Insult (Criminal Code Art. 448) against a person or a “constitutional body” (corps constitué), committed with publicity according to Criminal Code Art. 444, carries a penalty of imprisonment for a term of eight days to two months and/or a fine of €26 to €500. See also the “outrage” provisions under “Criminal defamation of public officials”.
Criminal Defamation of Foreign Heads of State
Criminal Defamation of Foreign States and Symbols
Criminal Defamation of the Deceased
Art. 450 of the Luxembourg Criminal Code states that spouses or descendants (up to and including the third degree) may file criminal defamation charges on behalf of a deceased person.
Note, however, that Art. 144 of the Luxembourg Criminal Code provides criminal liability for insult through “actions, words, gestures, threats, writings or drawings” of the objects of a religion “whether in places destined for or habitually used for the exercise thereof, or in public ceremonies of this religion”. The penalty is imprisonment for 15 days to six months and a fine of €251 to €5,000. Under Art. 145, similar insult against the minister of a religion, in the exercise of his ministry, shall be punished with imprisonment for two months to two years and a fine of €500 to €5,000.
Criminal Defamation and Media
According to Luxembourg experts, Luxembourg courts generally follow the case law of the European Court of Human Rights, and criminal defamation prosecutions against the press, much less convictions, are rare. A longstanding principle of defamation jurisprudence in Luxembourg is the separation between fact and value. Slander can only be constituted by a statement whose or falsity can be demonstrated. Value judgments, on the other hand, are only actionable as insult.
In 2013, the Luxembourg Court of Appeal dismissed criminal slander and insult charges against Josée Hansen, a journalist working for the weekly newspaper d’Lëtzebuerger Land. The charges had been filed by Jean Nicholas, the owner of several Luxembourg media outlets including the tabloid Lëtzebuerg Privat. In a 2011 article, Hansen wrote that Nicholas’s media outlets served as “liaison agencies” (organes de liaison) for “xenophobia”. The Court of Appeal, following a lower court’s decision in Hansen’s favour, emphasised that in order for a statement to be considered slanderous, it must contain the accusation of a “precise fact”. The Court clarified that a precise fact was one “whose truth or falsity can be the subject of proof” and found that Hansen’s comment presented “a very general and vague point of view and did not allow for proof of its truth or falsity” and therefore could not constitute slander. The Court in contrast defined insult as “more or less vague acts or expressions that, according to common opinion, cause damage to a person’s honour or standing”. In this respect, the Court ruled that Hansen’s article “[did] not overstep the bounds of journalistic criticism on a topical matter and therefore must be allowed to fall within the bounds of press freedom and freedom of expression.”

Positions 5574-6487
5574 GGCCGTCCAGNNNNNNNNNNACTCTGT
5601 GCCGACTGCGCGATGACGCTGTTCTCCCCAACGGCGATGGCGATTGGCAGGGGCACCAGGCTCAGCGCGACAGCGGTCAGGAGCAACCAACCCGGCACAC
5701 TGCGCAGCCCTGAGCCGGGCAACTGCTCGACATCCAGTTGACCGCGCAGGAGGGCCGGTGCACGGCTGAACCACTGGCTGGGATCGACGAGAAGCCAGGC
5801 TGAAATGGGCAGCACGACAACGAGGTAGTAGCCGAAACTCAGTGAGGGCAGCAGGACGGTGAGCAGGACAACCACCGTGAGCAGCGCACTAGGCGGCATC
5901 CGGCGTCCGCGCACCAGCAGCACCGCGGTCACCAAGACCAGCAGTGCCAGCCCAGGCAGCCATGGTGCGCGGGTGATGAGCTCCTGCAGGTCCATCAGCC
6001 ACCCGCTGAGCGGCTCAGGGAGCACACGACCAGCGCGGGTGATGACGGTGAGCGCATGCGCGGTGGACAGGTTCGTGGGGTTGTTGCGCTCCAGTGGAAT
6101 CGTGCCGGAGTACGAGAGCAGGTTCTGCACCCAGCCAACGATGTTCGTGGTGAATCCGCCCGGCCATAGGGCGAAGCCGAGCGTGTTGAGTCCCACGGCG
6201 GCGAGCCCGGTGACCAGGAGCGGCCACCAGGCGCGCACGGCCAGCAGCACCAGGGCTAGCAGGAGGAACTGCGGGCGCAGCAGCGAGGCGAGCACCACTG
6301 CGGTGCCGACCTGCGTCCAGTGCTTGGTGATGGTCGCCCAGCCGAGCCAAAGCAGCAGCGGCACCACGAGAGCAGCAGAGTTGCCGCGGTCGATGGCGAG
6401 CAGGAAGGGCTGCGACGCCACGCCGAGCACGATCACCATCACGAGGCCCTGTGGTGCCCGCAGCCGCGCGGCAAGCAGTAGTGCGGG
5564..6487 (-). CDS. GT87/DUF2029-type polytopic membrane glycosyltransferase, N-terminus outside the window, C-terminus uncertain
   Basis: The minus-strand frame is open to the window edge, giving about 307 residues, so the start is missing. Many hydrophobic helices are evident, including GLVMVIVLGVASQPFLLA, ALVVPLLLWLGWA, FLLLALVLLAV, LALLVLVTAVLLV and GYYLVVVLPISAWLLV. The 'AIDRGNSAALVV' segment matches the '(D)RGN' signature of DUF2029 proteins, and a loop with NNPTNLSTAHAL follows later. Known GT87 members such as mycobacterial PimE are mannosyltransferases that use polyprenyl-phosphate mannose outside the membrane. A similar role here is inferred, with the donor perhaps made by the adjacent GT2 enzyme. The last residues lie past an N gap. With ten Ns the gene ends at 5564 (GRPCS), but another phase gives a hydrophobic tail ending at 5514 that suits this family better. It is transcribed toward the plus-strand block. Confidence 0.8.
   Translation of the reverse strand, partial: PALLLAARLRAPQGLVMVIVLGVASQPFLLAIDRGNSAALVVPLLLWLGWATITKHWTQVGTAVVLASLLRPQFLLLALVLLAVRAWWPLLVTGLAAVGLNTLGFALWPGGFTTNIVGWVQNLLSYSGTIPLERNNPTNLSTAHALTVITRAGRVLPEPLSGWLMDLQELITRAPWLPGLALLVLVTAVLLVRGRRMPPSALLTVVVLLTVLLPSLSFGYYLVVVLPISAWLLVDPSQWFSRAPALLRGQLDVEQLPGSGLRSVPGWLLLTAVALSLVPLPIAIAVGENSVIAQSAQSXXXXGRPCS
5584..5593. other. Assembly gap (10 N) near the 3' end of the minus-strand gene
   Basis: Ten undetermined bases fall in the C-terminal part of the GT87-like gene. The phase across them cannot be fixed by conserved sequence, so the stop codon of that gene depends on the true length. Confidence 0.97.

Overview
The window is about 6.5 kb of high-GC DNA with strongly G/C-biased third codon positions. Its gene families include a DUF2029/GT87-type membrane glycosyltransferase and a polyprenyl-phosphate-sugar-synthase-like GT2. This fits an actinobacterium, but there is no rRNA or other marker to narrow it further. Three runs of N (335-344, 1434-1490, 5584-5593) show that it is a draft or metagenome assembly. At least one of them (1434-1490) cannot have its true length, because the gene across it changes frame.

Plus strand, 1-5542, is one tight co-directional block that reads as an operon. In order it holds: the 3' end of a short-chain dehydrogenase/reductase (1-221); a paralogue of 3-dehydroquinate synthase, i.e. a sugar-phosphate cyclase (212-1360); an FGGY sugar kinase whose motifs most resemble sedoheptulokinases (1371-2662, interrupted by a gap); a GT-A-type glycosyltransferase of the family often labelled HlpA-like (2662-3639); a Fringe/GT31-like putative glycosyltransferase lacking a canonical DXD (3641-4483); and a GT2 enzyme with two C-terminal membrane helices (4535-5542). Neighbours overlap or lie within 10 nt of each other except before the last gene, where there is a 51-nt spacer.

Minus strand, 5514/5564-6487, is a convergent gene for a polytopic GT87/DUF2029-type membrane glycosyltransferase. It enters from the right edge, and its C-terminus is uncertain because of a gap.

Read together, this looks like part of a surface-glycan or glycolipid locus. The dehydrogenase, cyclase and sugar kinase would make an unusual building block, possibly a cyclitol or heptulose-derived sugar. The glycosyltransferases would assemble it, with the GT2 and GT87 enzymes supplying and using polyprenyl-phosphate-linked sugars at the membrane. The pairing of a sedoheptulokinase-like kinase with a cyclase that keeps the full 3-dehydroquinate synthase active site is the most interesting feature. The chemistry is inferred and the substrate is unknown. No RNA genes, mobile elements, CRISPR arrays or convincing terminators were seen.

Recent Legal Changes
Notes and Acknowledgements
Information for Luxembourg was originally collected by IPI as part of the “Out of Balance” report, published in January 2015 with support from the European Commission and incorporating research contributed by Center for Media, Data and Society at Central European University in Budapest and by the SHARE Foundation in Belgrade. This entry was later expanded and updated by IPI as part of a study commissioned by the Office of the Representative on Freedom of the Media of the Organization for Security and Co-operation in Europe (OSCE).
A fully footnoted version of this entry is available in the OSCE study. This entry was last updated in March 2017.
The information contained in this database is for informational and advocacy purposes only. If you are a journalist facing a defamation claim, you should seek legal advice from a qualified attorney. However, if you are unable to find such an attorney, IPI may be able to assist you in doing so. Please contact us at info(at)ipi.media.